The startlingly high figure was revealed by Chris Roberts, the associate director with BRE Global, who said: “Ninety per cent of the solar installations we inspect don’t come up to scratch or comply with Building Regulations.
“I’ve assessed in excess of 100 solar installations over four or five years both for the Microgeneration Certification Scheme and for the Clear Skies programme, and found that even those companies which provide solar training for their staff make mistakes with regards to Part L.”
Mr Roberts said the most common error concerned the insulation of the associated pipework. “Very often firms think they must just insulate the solar circuit when the requirement is to insulate all connected pipework a metre from the cylinder tank.
“There are a variety of reasons why people would act contrary to their training,” Mr Roberts continued. “Lack of awareness of Building Regulations, lack of attention to detail, and the fact that there are always people out there who are willing to cut corners on occasion.”
Keith Marshall, OBE, SummitSkills chief executive, said: “We were aware that there are issues with poor solar installations, which is one of the reasons we developed national occupational standards for environmental technologies. But I’m surprised that the figure is quite so large.
“It is difficult to see how this is going to be addressed without regulation, although this is anathema to the industry. At the moment anybody can claim to be qualified to install solar heating – there’s nothing to stop the poorly trained solar installer from operating at all.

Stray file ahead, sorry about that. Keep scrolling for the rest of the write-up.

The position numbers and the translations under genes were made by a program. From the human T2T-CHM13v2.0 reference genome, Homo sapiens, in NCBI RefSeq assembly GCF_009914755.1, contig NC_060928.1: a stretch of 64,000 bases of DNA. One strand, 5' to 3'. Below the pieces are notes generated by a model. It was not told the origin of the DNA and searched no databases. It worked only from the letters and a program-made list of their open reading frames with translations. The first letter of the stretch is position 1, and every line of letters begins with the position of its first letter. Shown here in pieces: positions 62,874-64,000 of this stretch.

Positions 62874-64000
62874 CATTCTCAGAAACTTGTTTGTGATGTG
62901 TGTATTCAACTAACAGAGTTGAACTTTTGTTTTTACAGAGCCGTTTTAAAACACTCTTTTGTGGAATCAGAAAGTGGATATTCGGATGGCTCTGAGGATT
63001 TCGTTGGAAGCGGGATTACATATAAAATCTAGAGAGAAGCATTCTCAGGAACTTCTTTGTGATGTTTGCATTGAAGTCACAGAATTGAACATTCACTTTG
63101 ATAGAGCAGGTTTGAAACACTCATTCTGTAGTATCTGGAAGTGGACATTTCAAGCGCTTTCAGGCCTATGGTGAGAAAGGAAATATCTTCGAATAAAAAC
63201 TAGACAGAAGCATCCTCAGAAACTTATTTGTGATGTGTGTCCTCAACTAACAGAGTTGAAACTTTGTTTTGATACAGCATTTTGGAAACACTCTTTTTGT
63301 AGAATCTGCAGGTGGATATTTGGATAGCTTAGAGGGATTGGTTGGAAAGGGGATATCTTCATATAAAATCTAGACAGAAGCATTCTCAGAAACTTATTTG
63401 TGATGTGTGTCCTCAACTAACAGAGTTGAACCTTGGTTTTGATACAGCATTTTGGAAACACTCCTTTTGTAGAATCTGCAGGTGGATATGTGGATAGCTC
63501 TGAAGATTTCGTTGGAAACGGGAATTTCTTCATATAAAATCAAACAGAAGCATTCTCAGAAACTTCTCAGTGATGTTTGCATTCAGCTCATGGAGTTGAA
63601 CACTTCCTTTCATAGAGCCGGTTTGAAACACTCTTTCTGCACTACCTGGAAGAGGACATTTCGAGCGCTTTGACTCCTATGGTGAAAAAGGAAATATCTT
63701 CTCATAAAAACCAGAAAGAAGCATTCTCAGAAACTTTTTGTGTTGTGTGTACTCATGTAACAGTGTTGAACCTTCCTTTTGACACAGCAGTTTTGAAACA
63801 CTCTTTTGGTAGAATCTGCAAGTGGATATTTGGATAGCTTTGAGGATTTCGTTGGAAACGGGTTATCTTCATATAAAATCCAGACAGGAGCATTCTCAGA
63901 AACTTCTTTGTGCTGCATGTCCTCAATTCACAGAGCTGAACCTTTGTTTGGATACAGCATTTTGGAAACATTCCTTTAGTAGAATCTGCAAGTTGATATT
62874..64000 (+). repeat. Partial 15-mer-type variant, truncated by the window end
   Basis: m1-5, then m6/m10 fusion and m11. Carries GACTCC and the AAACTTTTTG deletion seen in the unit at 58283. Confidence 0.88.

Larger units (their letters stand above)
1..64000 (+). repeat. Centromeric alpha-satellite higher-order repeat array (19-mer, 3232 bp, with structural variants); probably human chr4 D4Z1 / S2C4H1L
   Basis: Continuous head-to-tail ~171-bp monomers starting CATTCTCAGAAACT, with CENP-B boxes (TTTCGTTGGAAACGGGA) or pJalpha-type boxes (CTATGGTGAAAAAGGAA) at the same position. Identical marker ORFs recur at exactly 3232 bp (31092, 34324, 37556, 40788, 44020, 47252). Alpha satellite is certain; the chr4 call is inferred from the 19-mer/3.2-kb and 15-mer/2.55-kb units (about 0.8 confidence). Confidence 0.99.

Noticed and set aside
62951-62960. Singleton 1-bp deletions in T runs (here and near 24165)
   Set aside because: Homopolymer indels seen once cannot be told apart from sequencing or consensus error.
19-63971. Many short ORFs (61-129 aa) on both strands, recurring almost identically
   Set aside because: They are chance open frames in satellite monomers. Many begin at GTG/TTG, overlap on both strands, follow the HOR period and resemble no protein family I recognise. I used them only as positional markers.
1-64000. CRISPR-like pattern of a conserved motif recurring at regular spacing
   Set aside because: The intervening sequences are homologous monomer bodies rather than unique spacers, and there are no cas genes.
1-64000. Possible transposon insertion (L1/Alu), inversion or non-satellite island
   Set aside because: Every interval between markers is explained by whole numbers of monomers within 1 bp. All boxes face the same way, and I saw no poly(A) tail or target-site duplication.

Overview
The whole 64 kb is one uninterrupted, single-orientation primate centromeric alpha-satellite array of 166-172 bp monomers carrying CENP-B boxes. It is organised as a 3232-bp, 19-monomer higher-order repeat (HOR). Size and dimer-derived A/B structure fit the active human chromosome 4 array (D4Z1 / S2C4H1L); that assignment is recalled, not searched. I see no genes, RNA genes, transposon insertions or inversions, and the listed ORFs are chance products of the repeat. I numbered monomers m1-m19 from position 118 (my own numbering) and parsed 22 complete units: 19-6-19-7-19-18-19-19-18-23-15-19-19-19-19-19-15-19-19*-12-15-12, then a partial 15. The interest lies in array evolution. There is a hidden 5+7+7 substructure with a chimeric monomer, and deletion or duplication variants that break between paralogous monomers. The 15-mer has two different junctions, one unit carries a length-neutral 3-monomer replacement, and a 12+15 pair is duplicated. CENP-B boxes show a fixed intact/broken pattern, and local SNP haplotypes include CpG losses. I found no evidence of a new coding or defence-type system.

“What you have here is a market which has not yet settled down and you have all sorts of people trying to get on the bandwagon – and this applies just as much to training providers as it does to installers.”
Blane Judd, chief executive of the Chartered Institute of Plumbing and Heating Engineering, agreed: “There are a lot of manufacturers running solar thermal training courses which do not
require attendees to possess a particular skillset,” he said.
“We believe that engineers wishing to move into this market should belong to the relevant competent person scheme before being eligible to sit a solar training course.
“Without proper training and regulation, irreparable damage will be done to the reputation of this important environmental solution. The institute, together with industry bodies, manufacturers and reputable trainers, needs to work to help to direct installers to programmes linked to the minimum technical competence for solar thermal installation aligned with competent person schemes.”
Howard Johns, chairman of the Solar Trade Association, said: “We support Part L and Part G and all the standards in the Domestic Heating Compliance Guide. Building regs are constantly changing and everyone has trouble achieving full compliance, not just those working with solar.”